I used Tennessee to paint a picture, only because I live there. For this state, the Castle Doctrine applies to your vehicle as well as your domicile. I don’t write this column to offer legal advice, but I can offer some technical help once you have decided to draw your sidearm.
Back to the scenario, the decision has been made to draw your pistol. Now the question is, do you attempt to draw and then remove the seatbelt, or remove the seatbelt and then draw? There are really only two options.
Fellow instructor and former U.S. Army Special Forces veteran SGM Craig “Chili” Palmer prefers to release the seatbelt and then draw. I, on the other hand, prefer to draw and then release the seatbelt. We are both correct because this is an individual decision to make. You have to figure out what works for you. If you carry a handgun in such a manner that you can’t access it without releasing the belt, of course, you need to get the seatbelt clear immediately. I carry with an appendix holster, so there isn’t a need for me to get the belt off before drawing my gun.
Other Considerations It is important to be prepared before an incident, such as the one described, ever occurs. Step one: Have a prepared mindset at all times. This is especially important if you have your family with you. We are the guardians of those who can’t protect themselves, so get your mind right.
Next, I prep my clothing and holster for such a scenario. If I am wearing an overgarment, I ensure that it is clear of the seat belt and I can simply lift the clothing out of the way with my support hand to access the pistol. If I am carrying behind the hip, the same is true. Don’t let your clothing impede getting to the gun quickly. Put some thought into what you’re wearing.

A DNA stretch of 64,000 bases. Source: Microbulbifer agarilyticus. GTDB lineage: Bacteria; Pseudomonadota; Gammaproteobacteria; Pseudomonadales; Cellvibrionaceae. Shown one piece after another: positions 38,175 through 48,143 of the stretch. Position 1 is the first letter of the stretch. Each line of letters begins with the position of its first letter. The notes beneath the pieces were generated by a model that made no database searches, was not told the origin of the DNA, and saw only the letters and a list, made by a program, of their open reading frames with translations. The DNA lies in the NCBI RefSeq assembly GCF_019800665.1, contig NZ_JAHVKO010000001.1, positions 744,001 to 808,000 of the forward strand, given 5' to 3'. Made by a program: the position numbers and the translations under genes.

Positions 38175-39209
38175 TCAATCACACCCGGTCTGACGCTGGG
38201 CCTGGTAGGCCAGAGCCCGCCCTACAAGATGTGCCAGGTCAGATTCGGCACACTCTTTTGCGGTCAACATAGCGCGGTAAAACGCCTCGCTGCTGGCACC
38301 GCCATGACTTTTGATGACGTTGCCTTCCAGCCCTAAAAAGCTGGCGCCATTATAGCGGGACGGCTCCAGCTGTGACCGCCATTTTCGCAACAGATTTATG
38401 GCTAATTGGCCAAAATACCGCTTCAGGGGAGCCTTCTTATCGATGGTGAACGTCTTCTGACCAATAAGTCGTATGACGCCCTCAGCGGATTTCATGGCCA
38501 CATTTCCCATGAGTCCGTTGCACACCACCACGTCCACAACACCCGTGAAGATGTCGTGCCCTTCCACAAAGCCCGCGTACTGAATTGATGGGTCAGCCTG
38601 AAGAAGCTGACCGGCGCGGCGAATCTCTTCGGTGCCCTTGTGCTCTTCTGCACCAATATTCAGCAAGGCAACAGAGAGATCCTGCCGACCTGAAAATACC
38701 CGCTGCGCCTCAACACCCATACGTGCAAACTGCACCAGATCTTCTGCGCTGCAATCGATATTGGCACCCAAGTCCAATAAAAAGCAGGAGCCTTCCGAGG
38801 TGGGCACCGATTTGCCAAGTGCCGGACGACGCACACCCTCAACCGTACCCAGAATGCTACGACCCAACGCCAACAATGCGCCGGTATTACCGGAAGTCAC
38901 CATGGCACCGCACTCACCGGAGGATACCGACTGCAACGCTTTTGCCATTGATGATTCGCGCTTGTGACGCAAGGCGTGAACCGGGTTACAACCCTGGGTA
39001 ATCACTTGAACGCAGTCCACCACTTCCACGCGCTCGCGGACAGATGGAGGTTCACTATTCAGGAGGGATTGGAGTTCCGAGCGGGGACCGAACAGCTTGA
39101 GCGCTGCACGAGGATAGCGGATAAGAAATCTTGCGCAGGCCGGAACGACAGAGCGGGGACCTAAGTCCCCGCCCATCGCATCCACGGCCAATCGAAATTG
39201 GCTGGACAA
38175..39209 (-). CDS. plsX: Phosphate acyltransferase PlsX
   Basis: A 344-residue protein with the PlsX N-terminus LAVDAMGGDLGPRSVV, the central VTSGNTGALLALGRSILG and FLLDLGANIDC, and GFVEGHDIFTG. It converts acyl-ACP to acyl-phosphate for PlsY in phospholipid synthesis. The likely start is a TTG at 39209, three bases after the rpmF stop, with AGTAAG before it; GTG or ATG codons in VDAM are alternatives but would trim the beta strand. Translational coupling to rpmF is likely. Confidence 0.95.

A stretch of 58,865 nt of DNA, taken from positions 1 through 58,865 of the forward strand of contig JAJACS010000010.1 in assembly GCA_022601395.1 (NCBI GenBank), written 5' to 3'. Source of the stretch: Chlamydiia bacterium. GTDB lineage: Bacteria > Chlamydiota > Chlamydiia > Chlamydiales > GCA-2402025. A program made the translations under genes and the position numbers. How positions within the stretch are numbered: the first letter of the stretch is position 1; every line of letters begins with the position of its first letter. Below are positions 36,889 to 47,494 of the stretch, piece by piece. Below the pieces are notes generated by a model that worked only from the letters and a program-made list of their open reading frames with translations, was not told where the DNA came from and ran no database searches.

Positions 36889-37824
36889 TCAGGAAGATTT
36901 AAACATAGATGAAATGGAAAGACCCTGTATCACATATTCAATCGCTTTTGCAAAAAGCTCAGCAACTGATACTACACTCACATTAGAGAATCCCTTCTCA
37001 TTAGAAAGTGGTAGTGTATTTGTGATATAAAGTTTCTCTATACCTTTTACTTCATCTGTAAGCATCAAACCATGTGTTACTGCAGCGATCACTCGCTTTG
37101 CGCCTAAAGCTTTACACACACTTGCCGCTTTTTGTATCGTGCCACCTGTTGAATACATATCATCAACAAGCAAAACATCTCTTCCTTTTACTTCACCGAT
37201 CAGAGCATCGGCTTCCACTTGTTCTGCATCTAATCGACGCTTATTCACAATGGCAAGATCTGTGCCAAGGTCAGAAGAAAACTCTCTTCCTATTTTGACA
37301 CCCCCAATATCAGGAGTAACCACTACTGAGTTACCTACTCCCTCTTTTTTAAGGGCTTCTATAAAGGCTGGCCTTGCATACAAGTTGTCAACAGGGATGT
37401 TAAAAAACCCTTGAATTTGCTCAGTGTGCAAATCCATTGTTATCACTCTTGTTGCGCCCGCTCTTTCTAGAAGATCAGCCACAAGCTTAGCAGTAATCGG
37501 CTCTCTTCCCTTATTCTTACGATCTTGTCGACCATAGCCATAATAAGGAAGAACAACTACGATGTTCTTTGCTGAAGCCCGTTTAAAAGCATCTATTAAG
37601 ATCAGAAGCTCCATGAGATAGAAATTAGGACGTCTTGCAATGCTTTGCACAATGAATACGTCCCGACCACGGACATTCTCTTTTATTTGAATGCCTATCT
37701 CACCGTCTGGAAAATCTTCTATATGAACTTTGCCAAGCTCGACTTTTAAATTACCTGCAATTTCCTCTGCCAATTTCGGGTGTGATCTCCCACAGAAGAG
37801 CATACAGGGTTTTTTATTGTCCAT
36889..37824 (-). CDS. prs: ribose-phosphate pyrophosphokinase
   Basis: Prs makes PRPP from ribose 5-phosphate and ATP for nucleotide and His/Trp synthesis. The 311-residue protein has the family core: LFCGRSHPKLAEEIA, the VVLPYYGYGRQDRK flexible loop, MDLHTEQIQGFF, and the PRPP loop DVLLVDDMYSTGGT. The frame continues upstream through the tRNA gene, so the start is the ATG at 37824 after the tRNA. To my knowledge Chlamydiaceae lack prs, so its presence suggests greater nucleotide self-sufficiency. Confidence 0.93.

As you work these scenarios also consider how you would draw with one hand. What if an attacker grabbed your support arm and is trying to pull you from the vehicle? Can you make the same draw with your support hand only? (This is another reason I prefer appendix carry; I have access with both hands.)
Now, practice! I used a shot timer to cement the fact that I was faster getting to the gun before taking the seatbelt off. Once a threat was recognized, I drew the pistol using each technique. Time and time again, I was faster with the draw if I left the seatbelt in place. Remember, I use appendix carry, so your technique may require a different step-by-step process to succeed. If I can get the pistol quickly into the fight, I should have more time to get the seatbelt released. If not, it’s a moot point.
Remember, you may need to get the seatbelt off after drawing, so work on your technique for getting the belt around your arm, as well as getting out of the vehicle. If your technique involves switching the pistol from hand to hand, I’d find a different technique. Grab the seatbelt in the non-firing hand and pull it around your pistol without covering your hand with the pistol. Don’t get fancy, just remove your firing hand from the seatbelt. This is only going to affect you on the driver side if you are left-handed, and passenger side if you are right-handed. Practice your technique and don’t overthink the process.
You, and only you, can make the decision as to when your life or your loved ones are in imminent danger, but think about those decisions now while the world around you is calm. Don’t wait to figure out what your plan might be. After developing your course of action, practice and visualize what you will see and how you will react. Using your vehicle inside your garage or in your driveway with an airsoft pistol or in dryfire mode will help you to become comfortable. The first time you execute your plan shouldn’t be when rioting terrorists are approaching your vehicle.